These crustaceans found by University of Louisiana of Lafayette researchers aren't going to the next crawfish boil — they're going to the Smithsonian.
The UL Lafayette Zoological Crustacean Collection may be the largest archive of marine decapod specimens from the Americas, according to a press release from the university.
The collection includes more than 100,000 preserved crabs, shrimp, lobsters and other crustaceans that researchers collected over the past 40 years. They were gathered near Cuba, the Bahamas, Mexico, Nicaragua, Belize, Venezuela, Brazil, Colombia, and the Gulf of Mexico.
The specimens will be relocated to the Smithsonian's National Museum of Natural History in Washington, D.C.
Darryl Felder, a professor in the Department of Biology, worked with graduate students, faculty researchers and other collaborators to build the collection and maintain its specimens, said Azmy S. Ackleh, Ph.D., dean of the Ray P. Authement College of Sciences.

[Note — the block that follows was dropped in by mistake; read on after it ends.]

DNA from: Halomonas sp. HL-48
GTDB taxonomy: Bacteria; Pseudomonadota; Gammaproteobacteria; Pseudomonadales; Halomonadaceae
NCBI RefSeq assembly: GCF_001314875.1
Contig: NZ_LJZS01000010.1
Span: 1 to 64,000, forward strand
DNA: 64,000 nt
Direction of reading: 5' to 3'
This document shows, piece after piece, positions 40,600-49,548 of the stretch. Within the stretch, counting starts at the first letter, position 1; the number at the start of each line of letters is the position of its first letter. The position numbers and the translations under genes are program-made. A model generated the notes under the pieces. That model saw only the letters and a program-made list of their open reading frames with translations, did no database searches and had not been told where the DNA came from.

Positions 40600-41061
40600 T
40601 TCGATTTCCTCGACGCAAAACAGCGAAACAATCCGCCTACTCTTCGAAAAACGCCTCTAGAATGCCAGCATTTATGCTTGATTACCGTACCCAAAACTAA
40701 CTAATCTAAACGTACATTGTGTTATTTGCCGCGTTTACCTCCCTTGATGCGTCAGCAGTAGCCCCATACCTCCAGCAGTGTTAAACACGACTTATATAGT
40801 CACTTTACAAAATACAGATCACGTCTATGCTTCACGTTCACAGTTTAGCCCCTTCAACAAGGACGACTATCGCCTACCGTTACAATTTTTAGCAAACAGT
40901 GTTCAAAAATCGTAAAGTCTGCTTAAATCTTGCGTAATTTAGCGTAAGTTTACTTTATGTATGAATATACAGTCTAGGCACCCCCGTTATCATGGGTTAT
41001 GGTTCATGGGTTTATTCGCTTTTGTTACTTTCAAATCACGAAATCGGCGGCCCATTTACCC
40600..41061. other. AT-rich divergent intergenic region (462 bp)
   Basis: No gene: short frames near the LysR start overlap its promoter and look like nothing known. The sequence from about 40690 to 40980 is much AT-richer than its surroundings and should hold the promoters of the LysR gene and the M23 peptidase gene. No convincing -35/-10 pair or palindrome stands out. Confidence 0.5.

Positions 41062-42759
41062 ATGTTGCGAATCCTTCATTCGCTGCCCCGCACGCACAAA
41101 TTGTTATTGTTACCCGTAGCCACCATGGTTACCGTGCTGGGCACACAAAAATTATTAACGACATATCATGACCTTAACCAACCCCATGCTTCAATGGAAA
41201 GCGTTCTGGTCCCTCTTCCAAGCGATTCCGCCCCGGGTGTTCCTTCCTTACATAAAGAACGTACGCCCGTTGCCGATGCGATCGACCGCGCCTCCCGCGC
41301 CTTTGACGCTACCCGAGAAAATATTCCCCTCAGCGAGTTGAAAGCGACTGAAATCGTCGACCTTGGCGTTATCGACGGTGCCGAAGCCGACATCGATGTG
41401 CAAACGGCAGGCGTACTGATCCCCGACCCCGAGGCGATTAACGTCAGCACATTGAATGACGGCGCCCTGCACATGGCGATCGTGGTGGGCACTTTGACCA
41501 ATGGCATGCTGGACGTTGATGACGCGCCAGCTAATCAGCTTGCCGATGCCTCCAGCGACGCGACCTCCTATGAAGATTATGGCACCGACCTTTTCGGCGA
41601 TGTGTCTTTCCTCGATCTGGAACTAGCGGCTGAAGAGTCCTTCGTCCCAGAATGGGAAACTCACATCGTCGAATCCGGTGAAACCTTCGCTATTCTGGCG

Decapods are a scientific order of crustaceans encompassing nearly 15,000 unique species, including shrimp, crawfish and lobsters. Five pairs of thoracic legs, equaling 10 limbs, give the order its name; deca is Greek for “10;” pod means “foot.”
The collection also includes a database for the crustaceans, research notes and more than 50,000 photographs Felder took before the specimens were preserved.